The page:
Clos Rougeard is one of France’s most coveted wine labels, but, unlike other estates of similar stature, it is not based in Burgundy, Bordeaux, or even Champagne. Its wines hail from the heart of the Loire Valley, a region whose reds have become the darling of international wine enthusiasts.

From minute yields, to gigantic price tags, here are nine things you should know about Clos Rougeard.

AN ICONIC RED IN A SEA OF WHITE

In terms of production volume, the Loire Valley is France’s third-largest wine region after Bordeaux and the Rhône. The region is arguably best known for its whites, including Muscadet, Sauvignon Blancs from Sancerre and Pouilly Fumé, and Chenin Blancs vinified to a range of styles and sweetnesses. In the heart of the valley, there’s a lesser-known red wine appellation, Saumur-Champigny, producing some of the world’s finest Cabernet Franc wines. Once a well-kept secret in France, these wines are now highly coveted worldwide — and none more than those from Clos Rougeard.

… BUT NOT ALL ITS WINES ARE RED

Clos Rougeard has four regular releases: three 100 percent Cabernet Franc red wines and one 100 percent Chenin Blanc white.

ALL COME FROM SMALL PARCELS

The leading red cuvée, Le Bourg, comes from a 2.5-acre plot of vines aged between 75 and 95 years old. Les Poyeux includes Cabernet Franc grapes from a 7-acre plot of 40- to 70-year-old vines, and the final red, Saumur-Champigny, sources grapes from 10 plots across three communes. Clos Rougeard’s only white wine, Brézé, is farmed from a 2.5-acre plot of 100-plus-year-old Chenin Blanc vines.

In select vintages, the estate also produces a tiny amount of sweet Chenin Blanc, called Coteaux de Saumur.

GOOD LUCK GETTING A BOTTLE

The blend of high-quality winemaking and extremely limited production — under 3,000 cases annually — makes getting your hands on a bottle of Clos Rougeard extremely tricky. All the estate’s wine is sold by allocation only, and the majority remains in France. Once you do find a bottle, prices average around $239 for the Saumur-Champigny and regularly exceed $500 for Le Bourg.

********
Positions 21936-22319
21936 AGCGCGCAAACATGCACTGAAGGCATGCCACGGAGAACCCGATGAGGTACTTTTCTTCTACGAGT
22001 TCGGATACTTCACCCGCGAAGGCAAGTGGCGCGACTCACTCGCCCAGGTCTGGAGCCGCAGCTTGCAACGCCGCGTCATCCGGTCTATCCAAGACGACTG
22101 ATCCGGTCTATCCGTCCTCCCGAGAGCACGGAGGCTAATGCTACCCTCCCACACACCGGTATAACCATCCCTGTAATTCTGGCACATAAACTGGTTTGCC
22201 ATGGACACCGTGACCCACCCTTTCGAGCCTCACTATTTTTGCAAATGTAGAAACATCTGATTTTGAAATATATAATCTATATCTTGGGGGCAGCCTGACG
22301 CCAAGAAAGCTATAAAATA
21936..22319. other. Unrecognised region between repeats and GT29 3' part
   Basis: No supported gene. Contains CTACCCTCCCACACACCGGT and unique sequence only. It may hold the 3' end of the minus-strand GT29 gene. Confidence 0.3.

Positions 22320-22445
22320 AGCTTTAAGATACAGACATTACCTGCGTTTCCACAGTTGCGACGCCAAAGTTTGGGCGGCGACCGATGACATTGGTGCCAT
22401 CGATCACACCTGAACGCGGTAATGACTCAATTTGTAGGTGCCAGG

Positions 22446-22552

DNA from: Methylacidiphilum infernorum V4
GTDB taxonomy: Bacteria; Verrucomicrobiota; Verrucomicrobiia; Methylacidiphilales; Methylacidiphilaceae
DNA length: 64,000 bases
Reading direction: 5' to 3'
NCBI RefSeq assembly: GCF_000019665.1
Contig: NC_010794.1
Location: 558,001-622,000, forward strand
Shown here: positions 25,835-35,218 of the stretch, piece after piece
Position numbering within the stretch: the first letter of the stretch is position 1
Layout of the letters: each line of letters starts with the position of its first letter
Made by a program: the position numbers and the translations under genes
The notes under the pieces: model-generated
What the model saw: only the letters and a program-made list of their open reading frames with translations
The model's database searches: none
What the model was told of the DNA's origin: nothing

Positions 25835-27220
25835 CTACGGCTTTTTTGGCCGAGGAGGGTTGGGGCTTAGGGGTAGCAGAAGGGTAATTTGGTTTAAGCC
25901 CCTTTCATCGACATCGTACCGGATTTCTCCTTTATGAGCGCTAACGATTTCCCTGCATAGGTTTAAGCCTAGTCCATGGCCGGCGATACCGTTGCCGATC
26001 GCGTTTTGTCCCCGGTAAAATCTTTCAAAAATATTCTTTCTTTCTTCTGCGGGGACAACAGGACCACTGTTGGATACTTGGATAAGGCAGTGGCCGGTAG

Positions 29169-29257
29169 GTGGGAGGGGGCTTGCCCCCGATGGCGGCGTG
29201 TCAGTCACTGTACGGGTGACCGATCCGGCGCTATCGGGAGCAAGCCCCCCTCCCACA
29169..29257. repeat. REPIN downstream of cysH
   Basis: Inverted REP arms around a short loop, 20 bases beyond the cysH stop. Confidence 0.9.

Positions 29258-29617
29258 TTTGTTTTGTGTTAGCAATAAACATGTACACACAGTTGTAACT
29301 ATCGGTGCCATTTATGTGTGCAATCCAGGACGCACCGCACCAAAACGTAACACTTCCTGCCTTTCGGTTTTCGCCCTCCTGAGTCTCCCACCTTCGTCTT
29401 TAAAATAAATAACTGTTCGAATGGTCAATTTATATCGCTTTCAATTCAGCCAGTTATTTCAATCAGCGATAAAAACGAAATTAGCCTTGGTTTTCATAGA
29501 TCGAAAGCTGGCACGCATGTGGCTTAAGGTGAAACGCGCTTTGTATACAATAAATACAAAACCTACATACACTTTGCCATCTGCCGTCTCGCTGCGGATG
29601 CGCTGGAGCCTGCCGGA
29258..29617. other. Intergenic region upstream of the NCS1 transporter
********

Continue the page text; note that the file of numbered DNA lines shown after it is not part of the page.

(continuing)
VINEYARD YIELDS MATTER

Clos Rougeard’s limited production is the result of low-density vineyard plantings (around 2,400 vines per acre) with vines pruned to a maximum of six bunches per plant. This combination yields highly concentrated grapes, capable of producing age-worthy wines.

LESS IS MORE AT CLOS ROUGEARD

The low-yielding vineyards at Clos Rougeard are organically farmed, without using modern fertilizers and pesticides. Fermentation features natural yeasts, and there’s no fining or filtration prior to bottling.

WELL, UNLESS YOU’RE TALKING ABOUT BARREL AGING

Clos Rougeard’s oak aging program is vital to the estate’s signature style. Each wine spends between 18 and 24 months in barrel. Le Bourg rests in new French oak, and Les Poyeux and Saumur-Champigny are aged in used barrels, sourced from top Bordeaux wineries. The process creates a bold style different from many of the simpler reds in the region.

CLOS ROUGEARD HAS A MULTI-GENERATIONAL FAMILY HISTORY

In 1969, brothers Nady and Charly Foucault took control of the Clos Rougeard estate, becoming the eighth generation of Foucaults to make wine there. The brothers are credited with bringing international recognition to the region, and inspiring a younger generation of local winemakers. After Charly, who headed both vineyard and winemaking operations, passed away in December 2015, his son, Antoine Foucault, took over winemaking duties.

NOBODY WINS WHEN THE FAMILY FEUDS

Rumors of a family rift and plans to sell the estate followed Antoine’s succession, but Antoine reportedly wanted to ensure the family legacy remained at Clos Rougeard for a 10th generation and beyond. Ultimately, his dream didn’t come true. In June 2017, the estate was sold to the Bouygues brothers, members of one of France’s richest families, and the owners of Château Montrose in Bordeaux.